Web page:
While we pray for the safety of the Danish family – Jan Quist Johansen, his wife and two children – who were seized by Somali pirates two weeks ago, our hearts go to the families of the Americans who were earlier killed by other Somali pirates. The family of one of the victims, Phyllis Macay, was “terribly distraught and devasted” according to her niece in an interview. “The world is an empty place without my aunt here,” said Nina Crossland, Macay’s niece.
Nina captured well the feeling of those who are in grief due to loss of a loved one: distraught and devastated. Unfortunately, most people are not equipped to deal with grief. When not handled in a healthy manner, grief may lead to deeper depression, loss of appetite, lack of sleep, and even suicide.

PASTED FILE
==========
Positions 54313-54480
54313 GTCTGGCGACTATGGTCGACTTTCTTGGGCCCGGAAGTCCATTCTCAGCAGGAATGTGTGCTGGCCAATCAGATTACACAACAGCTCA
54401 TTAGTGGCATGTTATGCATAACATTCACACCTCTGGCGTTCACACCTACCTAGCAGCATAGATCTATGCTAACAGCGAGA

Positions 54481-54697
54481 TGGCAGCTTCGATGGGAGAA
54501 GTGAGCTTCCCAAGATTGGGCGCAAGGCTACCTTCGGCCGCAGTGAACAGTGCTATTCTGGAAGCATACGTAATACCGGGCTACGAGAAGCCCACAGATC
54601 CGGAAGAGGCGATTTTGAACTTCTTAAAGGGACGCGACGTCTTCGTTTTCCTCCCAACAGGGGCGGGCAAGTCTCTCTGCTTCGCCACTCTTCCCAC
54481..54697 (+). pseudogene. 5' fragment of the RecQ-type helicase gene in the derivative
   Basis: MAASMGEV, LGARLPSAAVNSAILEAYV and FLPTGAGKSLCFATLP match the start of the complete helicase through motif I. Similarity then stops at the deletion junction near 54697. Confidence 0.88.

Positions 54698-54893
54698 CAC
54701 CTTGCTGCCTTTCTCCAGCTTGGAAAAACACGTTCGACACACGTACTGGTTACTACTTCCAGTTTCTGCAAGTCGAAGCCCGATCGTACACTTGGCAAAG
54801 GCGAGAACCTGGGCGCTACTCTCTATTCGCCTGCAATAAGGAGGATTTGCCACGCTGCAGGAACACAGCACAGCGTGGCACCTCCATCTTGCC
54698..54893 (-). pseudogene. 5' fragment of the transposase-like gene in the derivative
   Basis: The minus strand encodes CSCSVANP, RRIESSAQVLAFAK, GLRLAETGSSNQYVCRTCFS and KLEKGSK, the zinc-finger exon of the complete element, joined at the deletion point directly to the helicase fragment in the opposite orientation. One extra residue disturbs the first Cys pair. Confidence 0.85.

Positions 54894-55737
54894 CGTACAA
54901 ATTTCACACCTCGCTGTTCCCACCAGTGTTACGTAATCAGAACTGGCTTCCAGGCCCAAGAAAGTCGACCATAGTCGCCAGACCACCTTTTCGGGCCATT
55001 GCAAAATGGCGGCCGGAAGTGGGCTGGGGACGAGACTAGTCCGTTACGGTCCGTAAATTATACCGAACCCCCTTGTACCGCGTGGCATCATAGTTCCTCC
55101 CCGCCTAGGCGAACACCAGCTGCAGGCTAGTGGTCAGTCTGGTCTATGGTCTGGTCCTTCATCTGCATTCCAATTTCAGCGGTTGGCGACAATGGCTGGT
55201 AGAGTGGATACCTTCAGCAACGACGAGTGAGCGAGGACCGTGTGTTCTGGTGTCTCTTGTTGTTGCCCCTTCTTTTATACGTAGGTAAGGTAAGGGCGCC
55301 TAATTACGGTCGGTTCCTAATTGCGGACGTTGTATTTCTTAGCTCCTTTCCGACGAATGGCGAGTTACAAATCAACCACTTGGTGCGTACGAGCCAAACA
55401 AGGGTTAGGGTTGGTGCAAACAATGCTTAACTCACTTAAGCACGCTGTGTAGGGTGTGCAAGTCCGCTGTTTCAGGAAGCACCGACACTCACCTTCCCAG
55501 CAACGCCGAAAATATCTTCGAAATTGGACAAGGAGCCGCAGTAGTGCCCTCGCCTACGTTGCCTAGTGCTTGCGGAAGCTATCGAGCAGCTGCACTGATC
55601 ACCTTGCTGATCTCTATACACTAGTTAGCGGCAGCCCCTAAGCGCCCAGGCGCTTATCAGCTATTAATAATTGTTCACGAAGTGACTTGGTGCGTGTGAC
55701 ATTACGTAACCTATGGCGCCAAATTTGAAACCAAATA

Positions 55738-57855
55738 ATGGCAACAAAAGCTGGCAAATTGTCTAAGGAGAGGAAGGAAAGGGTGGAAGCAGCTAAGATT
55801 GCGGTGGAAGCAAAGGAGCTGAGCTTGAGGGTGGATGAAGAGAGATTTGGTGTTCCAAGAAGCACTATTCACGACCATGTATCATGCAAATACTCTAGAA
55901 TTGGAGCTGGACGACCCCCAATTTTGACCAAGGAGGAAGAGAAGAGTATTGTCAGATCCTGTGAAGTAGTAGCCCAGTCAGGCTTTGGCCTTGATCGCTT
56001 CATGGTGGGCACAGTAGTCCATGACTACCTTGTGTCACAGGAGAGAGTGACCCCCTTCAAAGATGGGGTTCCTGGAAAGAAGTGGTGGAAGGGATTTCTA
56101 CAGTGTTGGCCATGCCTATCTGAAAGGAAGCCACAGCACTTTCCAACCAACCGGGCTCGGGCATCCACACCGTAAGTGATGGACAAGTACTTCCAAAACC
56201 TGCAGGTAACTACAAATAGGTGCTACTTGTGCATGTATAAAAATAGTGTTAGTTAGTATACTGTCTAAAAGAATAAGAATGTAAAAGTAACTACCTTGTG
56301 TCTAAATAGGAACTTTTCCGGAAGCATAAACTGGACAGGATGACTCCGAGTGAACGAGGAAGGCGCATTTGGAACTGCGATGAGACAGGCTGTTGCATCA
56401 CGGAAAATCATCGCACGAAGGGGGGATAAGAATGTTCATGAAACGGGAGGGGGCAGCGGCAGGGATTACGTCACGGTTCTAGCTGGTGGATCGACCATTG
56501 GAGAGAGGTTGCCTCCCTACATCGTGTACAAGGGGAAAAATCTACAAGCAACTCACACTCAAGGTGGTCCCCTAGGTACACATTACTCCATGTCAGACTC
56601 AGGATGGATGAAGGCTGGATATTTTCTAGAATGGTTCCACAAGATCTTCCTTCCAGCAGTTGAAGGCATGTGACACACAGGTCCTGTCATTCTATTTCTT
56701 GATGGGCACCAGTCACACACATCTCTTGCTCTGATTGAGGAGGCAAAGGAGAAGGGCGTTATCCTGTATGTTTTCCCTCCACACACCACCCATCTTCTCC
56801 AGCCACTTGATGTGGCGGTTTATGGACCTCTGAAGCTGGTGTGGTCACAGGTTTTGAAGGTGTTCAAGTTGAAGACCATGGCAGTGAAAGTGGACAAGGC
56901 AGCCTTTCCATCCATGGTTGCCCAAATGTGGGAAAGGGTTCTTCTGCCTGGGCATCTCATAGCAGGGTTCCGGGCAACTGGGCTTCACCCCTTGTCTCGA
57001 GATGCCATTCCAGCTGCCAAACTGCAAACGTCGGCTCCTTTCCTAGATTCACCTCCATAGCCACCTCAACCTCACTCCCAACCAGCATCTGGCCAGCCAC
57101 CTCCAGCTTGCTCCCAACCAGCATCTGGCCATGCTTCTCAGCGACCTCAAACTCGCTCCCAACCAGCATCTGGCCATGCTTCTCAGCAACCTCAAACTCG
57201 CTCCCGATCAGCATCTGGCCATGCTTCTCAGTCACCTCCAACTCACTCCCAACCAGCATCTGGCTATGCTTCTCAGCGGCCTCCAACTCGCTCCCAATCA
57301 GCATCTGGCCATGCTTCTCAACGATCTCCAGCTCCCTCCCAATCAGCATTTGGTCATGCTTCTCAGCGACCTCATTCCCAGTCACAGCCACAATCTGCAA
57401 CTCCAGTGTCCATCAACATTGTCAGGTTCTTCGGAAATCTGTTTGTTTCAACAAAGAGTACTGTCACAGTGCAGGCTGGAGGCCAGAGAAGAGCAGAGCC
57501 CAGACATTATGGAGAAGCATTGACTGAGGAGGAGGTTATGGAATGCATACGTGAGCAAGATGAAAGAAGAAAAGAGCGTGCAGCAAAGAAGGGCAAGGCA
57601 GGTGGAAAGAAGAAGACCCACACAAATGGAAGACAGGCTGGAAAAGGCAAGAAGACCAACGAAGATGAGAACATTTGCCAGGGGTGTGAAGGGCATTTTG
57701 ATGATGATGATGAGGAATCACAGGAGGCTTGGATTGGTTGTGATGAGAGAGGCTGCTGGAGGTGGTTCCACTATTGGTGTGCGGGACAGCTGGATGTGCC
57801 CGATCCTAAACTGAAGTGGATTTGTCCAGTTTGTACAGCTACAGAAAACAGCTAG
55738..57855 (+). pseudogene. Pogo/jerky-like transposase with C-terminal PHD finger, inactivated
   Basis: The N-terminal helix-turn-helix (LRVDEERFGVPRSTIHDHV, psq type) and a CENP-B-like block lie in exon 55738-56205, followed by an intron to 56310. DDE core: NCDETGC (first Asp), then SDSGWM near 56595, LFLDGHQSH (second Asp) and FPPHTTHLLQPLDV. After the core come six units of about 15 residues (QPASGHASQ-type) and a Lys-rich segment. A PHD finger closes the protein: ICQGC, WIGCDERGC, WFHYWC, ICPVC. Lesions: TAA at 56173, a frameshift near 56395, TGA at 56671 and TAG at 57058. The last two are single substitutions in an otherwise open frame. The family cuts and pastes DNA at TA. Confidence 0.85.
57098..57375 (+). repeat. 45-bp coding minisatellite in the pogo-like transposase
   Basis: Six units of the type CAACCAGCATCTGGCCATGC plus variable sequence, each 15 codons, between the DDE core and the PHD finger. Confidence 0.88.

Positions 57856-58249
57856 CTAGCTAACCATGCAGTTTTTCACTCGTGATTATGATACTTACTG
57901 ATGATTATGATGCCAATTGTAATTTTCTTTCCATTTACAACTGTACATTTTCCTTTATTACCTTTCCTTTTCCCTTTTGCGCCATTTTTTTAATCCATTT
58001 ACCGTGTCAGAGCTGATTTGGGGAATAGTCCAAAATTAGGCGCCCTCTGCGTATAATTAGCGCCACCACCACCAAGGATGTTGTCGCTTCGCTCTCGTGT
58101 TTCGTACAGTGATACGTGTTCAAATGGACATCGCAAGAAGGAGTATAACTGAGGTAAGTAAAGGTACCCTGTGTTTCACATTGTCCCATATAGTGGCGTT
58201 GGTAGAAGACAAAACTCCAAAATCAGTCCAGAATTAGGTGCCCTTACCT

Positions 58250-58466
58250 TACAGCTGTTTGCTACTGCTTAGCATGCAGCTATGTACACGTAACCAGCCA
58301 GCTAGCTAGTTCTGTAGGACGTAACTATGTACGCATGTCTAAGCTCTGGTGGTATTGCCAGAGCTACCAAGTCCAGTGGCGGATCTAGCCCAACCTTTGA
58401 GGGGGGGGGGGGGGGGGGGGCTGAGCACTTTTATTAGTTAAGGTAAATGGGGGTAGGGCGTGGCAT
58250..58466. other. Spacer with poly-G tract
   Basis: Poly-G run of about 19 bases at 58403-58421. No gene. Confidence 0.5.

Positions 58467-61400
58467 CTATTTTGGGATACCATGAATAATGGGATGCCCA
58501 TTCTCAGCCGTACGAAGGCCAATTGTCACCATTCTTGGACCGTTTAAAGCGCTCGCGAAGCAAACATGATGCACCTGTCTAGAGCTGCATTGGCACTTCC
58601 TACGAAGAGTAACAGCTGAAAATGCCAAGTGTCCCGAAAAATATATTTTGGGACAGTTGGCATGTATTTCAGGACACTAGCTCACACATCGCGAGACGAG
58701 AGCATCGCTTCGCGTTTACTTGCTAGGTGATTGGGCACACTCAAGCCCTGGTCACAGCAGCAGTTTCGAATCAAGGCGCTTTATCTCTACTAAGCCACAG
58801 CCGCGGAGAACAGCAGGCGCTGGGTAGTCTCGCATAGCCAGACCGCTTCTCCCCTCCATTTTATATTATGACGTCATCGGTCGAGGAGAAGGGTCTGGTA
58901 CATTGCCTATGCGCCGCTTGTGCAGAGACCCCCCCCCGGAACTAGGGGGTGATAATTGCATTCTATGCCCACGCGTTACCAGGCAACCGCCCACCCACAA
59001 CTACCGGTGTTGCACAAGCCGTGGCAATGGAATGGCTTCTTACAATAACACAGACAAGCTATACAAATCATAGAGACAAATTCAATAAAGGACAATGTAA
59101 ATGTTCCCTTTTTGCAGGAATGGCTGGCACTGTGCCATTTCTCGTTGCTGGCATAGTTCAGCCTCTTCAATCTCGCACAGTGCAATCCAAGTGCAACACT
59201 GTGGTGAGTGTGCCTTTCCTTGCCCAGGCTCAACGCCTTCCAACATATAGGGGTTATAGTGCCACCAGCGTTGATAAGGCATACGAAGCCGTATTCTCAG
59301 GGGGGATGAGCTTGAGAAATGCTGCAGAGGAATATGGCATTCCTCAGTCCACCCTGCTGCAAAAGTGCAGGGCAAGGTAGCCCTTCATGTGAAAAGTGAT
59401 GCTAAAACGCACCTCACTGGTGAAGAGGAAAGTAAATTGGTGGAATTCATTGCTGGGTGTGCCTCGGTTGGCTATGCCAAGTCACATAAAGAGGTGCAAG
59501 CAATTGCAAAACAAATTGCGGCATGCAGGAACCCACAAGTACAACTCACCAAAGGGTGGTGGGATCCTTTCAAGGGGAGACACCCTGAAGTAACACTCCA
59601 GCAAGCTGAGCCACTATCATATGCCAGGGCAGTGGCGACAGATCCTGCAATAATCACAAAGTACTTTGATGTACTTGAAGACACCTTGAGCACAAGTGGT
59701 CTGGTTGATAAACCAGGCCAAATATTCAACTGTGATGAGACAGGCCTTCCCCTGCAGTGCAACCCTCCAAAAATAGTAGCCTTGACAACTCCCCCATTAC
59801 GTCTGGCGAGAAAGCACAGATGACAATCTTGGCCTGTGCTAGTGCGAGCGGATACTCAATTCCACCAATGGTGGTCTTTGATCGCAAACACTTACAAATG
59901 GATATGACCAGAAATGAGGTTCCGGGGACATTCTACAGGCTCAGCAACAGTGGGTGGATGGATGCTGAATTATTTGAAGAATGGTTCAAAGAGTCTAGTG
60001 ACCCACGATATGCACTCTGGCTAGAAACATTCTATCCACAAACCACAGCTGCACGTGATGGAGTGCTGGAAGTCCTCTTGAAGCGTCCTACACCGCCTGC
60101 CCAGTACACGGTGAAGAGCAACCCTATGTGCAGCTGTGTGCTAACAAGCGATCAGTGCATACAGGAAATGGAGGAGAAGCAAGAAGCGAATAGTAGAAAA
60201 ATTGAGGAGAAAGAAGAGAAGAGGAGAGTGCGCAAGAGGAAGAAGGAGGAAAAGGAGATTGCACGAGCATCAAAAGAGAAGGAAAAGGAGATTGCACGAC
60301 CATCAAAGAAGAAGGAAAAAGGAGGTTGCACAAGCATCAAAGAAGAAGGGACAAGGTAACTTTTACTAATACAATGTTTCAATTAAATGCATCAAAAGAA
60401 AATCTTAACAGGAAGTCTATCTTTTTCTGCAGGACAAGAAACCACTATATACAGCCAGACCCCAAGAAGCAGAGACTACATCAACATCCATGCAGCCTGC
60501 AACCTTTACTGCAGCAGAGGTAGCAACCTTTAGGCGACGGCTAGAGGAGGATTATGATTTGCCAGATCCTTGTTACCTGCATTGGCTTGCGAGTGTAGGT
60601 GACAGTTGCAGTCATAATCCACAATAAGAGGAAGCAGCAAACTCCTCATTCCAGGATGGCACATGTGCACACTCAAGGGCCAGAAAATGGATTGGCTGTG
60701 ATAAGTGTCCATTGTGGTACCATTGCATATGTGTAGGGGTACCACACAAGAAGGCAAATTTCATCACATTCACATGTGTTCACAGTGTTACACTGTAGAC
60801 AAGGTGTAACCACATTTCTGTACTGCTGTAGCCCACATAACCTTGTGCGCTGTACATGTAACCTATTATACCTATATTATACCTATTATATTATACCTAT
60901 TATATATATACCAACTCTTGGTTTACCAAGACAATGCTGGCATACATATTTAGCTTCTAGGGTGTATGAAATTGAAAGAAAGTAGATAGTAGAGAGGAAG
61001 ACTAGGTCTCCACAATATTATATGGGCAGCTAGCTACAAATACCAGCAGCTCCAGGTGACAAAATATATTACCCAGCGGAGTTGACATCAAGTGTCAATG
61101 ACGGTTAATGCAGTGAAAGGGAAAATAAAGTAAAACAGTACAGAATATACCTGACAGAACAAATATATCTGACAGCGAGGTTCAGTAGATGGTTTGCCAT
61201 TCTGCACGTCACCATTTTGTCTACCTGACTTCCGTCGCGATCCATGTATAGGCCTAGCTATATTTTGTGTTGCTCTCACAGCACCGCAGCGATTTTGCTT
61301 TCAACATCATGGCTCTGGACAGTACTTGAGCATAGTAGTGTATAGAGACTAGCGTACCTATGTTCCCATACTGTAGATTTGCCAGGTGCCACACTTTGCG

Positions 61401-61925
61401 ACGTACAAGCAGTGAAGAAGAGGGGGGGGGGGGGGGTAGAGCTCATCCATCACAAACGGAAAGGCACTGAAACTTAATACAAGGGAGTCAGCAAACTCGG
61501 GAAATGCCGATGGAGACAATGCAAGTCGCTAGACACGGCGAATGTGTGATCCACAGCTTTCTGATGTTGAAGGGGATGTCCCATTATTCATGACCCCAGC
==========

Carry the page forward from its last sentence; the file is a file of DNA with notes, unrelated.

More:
This is where grief counseling helps. It is a form of counseling that aims to help persons grieve and deal with losses in a healthy manner, and aids them in moving on with their lives.
In my own practice, I find that grieving people carry several emotions at the same time: sadness, anxiety, anger, loneliness, confusion, numbness, and even guilt. I can only guess that these are the feelings that Nina Crossland’s family is dealing with right now. Grief counseling helps them identify and express these feelings, accept the reality, adjusting to life after the loss, and cope with the changes that the death brings to their lives.
In the olden times, a whole village joined a family in grief, making the burden easier. Now, an effective counselor may take over the task of being a helpful companion in this terrible journey of losing a loved one.